Bird flu makes a comeback

The H5N1 strain of avian flu was found at a Bernard Matthews plant in East Anglia last week. Whether you're a survivalist or a pragmatist, find out what the bird flu threat means for your investments.

Only last year, the papers were filled with stories about bird flu. It was the big health scare of the year.

Mocked-up photos of death-bringing wild birds flying over the Thames; scenarios of societal change on a scale not seen since the Black Death; we're sure you remember the sort of thing.

And then, as always happens, bird flu lost its grip on the front pages. The plague spread across the continent, but apart from one dead swan in a Scottish village, the flu didn't touch Britain. The papers got bored and gave up on it.

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It looks like they might have been just a year too early

"Bootiful" it ain't. The outbreak of theH5N1 strain of avian flu in a Bernard Matthews plant in East Anglia is likely to cost Britain £370m in export trade, with a minimum six-month global trade ban on UK poultry almost certain. And that's not to mention the impact on the £3.4bn-a-year domestic market.

More than 2,600 turkeys died of the flu at the farm, which has 22 sheds each holding more than 7,000 turkeys each. The rest are being culled.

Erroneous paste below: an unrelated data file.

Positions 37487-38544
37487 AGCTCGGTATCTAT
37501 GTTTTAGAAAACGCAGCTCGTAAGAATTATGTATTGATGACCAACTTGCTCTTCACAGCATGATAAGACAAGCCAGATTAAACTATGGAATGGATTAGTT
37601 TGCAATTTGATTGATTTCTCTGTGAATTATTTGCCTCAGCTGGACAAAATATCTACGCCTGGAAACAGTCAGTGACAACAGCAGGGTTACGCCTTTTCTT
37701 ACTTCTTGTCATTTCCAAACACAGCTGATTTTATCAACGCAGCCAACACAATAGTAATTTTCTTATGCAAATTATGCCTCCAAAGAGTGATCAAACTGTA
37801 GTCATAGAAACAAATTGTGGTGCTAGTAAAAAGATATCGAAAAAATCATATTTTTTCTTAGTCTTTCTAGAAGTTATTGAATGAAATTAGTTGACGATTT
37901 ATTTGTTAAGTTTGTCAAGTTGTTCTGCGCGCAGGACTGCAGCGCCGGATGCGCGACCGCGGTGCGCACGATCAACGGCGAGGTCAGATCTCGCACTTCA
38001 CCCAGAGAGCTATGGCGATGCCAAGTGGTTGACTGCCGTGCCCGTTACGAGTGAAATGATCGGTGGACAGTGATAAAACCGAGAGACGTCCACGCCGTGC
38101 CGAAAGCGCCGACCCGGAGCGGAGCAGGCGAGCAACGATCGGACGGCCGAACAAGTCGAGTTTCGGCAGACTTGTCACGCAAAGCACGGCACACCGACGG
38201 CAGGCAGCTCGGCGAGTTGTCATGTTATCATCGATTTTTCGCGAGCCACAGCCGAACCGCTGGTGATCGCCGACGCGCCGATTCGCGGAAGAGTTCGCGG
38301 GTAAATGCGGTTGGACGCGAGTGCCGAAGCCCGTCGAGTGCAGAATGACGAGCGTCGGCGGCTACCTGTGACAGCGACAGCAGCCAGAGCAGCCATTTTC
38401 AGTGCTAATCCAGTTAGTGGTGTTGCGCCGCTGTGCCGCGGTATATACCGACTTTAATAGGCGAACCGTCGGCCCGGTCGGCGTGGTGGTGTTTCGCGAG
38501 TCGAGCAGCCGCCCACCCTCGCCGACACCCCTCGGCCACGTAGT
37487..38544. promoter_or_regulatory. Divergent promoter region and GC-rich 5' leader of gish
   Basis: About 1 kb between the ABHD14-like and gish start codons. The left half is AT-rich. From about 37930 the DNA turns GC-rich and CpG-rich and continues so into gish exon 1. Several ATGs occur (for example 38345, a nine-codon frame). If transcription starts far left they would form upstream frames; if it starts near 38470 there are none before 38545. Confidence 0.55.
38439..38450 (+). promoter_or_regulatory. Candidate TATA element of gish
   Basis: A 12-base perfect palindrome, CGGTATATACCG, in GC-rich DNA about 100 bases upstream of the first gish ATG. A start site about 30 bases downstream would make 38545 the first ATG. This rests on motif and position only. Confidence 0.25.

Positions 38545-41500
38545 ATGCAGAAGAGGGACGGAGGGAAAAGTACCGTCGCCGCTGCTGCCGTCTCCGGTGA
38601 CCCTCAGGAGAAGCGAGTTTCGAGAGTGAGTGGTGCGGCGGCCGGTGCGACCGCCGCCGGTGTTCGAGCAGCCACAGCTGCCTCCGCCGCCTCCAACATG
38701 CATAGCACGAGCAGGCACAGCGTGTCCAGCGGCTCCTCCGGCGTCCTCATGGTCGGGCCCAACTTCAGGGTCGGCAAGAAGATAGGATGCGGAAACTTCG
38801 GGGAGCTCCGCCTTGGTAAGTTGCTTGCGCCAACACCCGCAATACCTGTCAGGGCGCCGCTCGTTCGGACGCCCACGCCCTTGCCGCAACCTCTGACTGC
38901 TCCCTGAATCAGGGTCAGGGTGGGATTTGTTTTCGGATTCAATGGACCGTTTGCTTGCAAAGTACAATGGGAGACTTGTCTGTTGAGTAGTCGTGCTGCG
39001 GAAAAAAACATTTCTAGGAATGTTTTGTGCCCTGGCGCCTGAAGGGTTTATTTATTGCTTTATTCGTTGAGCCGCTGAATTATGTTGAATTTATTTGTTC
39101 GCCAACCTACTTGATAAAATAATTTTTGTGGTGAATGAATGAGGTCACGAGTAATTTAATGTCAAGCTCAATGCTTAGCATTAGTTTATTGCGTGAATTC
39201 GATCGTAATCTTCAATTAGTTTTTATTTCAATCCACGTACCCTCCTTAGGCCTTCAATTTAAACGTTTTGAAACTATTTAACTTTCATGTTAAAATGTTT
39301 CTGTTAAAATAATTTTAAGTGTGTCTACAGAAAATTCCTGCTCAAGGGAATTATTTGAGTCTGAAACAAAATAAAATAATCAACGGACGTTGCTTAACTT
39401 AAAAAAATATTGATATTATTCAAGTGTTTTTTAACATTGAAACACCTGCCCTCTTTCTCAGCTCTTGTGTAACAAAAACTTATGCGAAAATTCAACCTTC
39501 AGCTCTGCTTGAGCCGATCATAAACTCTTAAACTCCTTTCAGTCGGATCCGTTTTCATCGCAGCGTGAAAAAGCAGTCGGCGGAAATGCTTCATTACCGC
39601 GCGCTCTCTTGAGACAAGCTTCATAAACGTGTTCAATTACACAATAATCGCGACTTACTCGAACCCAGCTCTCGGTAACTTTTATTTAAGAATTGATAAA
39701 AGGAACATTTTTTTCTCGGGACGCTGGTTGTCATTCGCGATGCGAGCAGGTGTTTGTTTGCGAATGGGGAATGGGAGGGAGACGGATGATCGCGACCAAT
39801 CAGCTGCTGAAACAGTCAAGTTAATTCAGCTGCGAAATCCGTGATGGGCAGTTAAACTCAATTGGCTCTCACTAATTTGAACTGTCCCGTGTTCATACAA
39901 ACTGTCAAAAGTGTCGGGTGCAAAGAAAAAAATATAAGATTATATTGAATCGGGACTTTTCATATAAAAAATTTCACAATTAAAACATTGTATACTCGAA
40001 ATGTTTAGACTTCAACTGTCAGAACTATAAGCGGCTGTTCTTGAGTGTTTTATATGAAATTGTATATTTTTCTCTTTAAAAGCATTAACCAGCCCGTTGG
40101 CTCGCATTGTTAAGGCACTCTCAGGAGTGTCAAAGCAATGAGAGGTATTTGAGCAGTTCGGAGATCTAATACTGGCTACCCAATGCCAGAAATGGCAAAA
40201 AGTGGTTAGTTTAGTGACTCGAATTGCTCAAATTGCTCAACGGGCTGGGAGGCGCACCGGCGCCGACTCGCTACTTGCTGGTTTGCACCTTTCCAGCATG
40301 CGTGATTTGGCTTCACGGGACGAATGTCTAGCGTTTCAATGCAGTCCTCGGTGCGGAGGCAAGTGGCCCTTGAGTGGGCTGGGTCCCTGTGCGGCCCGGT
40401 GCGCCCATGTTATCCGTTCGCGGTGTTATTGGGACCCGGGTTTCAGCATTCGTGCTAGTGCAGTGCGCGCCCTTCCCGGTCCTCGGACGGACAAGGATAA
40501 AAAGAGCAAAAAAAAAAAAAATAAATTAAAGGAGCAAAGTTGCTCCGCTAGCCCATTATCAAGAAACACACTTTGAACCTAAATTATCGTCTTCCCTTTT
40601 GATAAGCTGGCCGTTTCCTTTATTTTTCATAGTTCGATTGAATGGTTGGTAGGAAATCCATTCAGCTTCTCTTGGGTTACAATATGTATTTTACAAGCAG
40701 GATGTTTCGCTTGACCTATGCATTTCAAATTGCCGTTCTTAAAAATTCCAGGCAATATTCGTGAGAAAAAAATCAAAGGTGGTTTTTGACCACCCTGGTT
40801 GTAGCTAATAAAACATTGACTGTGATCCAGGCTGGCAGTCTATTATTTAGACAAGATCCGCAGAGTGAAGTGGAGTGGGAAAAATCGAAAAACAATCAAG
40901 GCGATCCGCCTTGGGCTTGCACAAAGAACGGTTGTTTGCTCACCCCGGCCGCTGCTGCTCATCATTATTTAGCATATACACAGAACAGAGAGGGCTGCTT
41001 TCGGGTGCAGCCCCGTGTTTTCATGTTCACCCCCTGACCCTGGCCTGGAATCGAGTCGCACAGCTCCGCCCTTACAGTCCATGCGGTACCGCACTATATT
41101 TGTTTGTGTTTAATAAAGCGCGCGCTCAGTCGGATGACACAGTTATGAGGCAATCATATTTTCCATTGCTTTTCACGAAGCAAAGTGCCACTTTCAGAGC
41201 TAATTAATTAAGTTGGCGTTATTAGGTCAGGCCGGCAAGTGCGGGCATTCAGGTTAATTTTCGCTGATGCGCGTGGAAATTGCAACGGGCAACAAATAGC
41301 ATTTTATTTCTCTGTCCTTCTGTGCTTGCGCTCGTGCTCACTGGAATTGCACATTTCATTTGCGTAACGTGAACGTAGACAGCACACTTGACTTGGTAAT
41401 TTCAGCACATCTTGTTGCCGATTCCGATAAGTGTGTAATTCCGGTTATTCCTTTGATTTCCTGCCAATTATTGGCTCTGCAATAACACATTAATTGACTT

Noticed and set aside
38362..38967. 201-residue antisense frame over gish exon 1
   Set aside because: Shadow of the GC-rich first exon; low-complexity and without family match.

Tests are underway to see if the H5N1 is the same sub-strain that has killed more than 100 people in Asia, but so far there have been no signs that any humans have contracted the virus.

Even so, Health Secretary Patricia Hewitt said that the Government is preparing "very, very seriously and thoroughly for the possibility of a pandemic flu."

But one thing we are pretty sure of is that in the event of a pandemic, the Government is not going to save us.Defra handled the incident with the sort of ruthless efficiency that we'd expect from the Home Office. As The Sunday Telegraph points out, they were informed about the outbreak on Thursday evening, didn't pick up samples until Friday morning, it was then Sunday morning before the results came back saying it was H5N1, and it then took them until Sunday evening to impose an exclusion zone.

Sure, a 36-hour turnaround doesn't sound too bad (by government standards at least) if you're dealing with something that's not terribly serious. But this is bird flu - this is the thing that has the potential to wipe out a quarter of the population, say the scientists (well, if global warming doesn't get us first, of course). So - just a suggestion - maybe in these cases, it'd be a better idea to put the exclusion zone order in place before tests come back, and then remove it afterwards if everything's OK.